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Twitter India Summoned to Appear Before DCW on September 26 Over Objectionable Content

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By ANI | Updated: 20 September 2022

The Delhi Commission for Women (DCW) has summoned Twitter India and Delhi Police officials over alleged videos of child pornography and rape being shared on the social media platform. DCW took suo moto cognizance of several alleged tweets on the social media platform Twitter displaying child pornography.

“Videos of child pornography were shared on Twitter and were sold for Rs. 20. Twitter is yet to delete them and report it further. We have summoned the head of Twitter India and have sought a report. We have also summoned Delhi Police and have sought immediate action,” DCW chief Swati Maliwal told ANI.

DCW said these tweets are openly depicting videos and photographs of sexual acts involving children.

In its letter to Twitter India and Delhi Police, the Commission said, “Some of the twitter accounts engaging in these criminal acts appear to be running a racket wherein they seek money for providing pornographic and rape videos of children and women from other users of the social media platform,” said DCW.

The Commission claimed there appears to be hundreds of such objectionable videos on the social media platform which are openly displaying child pornography and rape videos of women and children.

DCW said it is deeply distressing that such illegal acts involving sexual abuse of children and young women are being publicised openly through the social media platform Twitter.

The Commission said it wishes to ascertain the steps being taken by Twitter to prevent such “filthy and outrightly criminal acts” being propagated through its medium as well as the systems in place in the platform to immediately report the same to law enforcement agencies.

“Now therefore you are hereby summoned to appear before the Commission for the purpose aforementioned on September 26. If you fail to comply with this order without lawful excuse, you will be subjected to the consequences of non-attendance as provided in law,” stated DCW.

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Dutch town takes Twitter to court to remove conspiracy theories

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By: Reuters, September 17, 2022

THE HAGUE, Sept 16 (Reuters) – A small Dutch town took Twitter (TWTR.N) to court on Friday to demand the social media giant takes down all messages relating to a supposed ring of satan-worshipping paedophiles that were alleged to have been active in the town in the 1980s.

Bodegraven-Reeuwijk, a town of around 35,000 inhabitants in the middle of the Netherlands, has been the focus of conspiracy theories on social media since 2020, when three men started spreading unfounded stories about the abuse and murder of children they said took place in the town in the 1980s.

The main instigator of the stories said he had childhood memories of witnessing the abuse by a group of people in Bodegraven.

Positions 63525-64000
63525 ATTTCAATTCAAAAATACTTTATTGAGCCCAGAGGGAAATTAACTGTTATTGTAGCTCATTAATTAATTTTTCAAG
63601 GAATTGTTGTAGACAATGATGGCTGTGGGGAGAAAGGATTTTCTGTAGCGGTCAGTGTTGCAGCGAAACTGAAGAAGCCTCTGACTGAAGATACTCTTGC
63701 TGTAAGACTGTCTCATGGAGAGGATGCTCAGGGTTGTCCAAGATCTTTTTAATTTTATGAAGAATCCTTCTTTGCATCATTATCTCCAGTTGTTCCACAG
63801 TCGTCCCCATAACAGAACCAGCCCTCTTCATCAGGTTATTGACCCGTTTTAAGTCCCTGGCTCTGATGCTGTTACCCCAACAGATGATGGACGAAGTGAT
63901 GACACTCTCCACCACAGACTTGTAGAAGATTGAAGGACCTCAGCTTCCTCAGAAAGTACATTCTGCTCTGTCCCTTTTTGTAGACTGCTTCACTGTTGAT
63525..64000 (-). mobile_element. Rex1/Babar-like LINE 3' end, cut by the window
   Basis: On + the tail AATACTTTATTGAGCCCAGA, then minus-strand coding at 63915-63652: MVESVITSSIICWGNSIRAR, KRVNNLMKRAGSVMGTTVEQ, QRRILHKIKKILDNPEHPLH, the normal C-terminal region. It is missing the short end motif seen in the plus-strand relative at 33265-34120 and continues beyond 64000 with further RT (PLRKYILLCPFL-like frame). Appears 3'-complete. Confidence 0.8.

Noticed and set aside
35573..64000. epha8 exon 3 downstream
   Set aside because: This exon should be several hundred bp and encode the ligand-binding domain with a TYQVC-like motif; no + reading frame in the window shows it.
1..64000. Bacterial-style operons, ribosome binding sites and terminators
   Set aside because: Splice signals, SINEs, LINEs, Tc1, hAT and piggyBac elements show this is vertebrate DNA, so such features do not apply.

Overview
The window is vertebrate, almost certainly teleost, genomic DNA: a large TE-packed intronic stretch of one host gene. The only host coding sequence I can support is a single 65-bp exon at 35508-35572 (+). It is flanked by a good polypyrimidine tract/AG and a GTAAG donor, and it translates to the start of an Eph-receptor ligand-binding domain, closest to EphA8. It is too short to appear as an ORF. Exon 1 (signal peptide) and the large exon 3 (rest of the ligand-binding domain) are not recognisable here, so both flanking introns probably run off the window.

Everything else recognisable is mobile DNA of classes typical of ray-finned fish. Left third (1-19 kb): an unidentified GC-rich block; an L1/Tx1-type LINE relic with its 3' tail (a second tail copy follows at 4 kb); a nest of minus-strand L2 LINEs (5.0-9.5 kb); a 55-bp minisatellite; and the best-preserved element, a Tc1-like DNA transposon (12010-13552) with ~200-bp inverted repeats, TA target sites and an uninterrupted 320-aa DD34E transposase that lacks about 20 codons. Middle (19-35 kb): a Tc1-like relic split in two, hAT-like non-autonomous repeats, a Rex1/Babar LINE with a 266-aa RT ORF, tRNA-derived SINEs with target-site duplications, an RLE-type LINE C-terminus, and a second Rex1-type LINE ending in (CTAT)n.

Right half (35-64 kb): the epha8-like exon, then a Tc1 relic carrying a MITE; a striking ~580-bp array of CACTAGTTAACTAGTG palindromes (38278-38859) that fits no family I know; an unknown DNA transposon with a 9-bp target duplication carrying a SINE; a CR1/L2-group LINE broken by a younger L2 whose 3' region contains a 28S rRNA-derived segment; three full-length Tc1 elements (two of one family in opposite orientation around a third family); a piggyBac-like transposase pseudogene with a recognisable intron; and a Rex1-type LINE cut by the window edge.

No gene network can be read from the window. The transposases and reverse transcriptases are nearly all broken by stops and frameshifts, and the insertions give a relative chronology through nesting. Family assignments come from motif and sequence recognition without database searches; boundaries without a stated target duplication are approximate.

The stories caused much unrest in Bodegraven, as scores of followers of the men’s tweets flocked to the local graveyard to lay flowers and written messages at the graves of seemingly random dead children, who they claimed were victims of the satanic ring.

Twitter’s lawyer Jens van den Brink declined to comment before the hearing at The Hague District Court on Friday.

Last year the same court ordered the men to immediately remove all their tweets, threats and other online content relating to the story and to make sure that none of it could ever emerge again.

But despite their conviction, stories about Bodegraven still circulate on social media as others have continued to echo their story, leading the town to take the matter up with Twitter itself.

“If conspiracy theorists don’t remove their messages, then the platforms involved need to act,” the town of Bodegraven’s lawyer Cees van de Zanden was quoted as saying by Dutch newspaper De Volkskrant on Friday.

Van de Zanden said that in July the town requested Twitter to actively find and remove all messages relating to the Bodegraven story, not only those posted by the three convicted men, but had so far not received an answer from the U.S. company.

The men behind the Bodegraven story are currently all in jail, as they have been convicted in other court cases for incitement and making death threats to a range of people including Prime Minister Mark Rutte and former health minister Hugo de Jonge.

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Twitter agreed to pay whistleblower $7 million in June settlement – WSJ

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By: Reuters, September 9, 2022

Sept 8 (Reuters) – Twitter Inc (TWTR.N) agreed in June to pay about $7 million to the whistleblower whose allegations will be part of Elon Musk’s case against the company, the Wall Street Journal reported on Thursday, citing people familiar with the matter.

The whistleblower, Peiter “Mudge” Zatko, who was fired by Twitter in January and was the company’s security head, last month accused the social media firm of falsely claiming it had a solid security plan and making misleading statements about its defenses against hackers and spam accounts.

Zatko will meet the U.S. Senate Judiciary committee on Sept. 13 to discuss the allegations.

The settlement was completed days before Zatko filed his whistleblower complaint in July, according to the WSJ report. (https://on.wsj.com/3L3uRb1)

As part of the settlement, Zatko agreed to a nondisclosure agreement that forbids him from speaking publicly about his time at Twitter or disparaging the company, the WSJ said.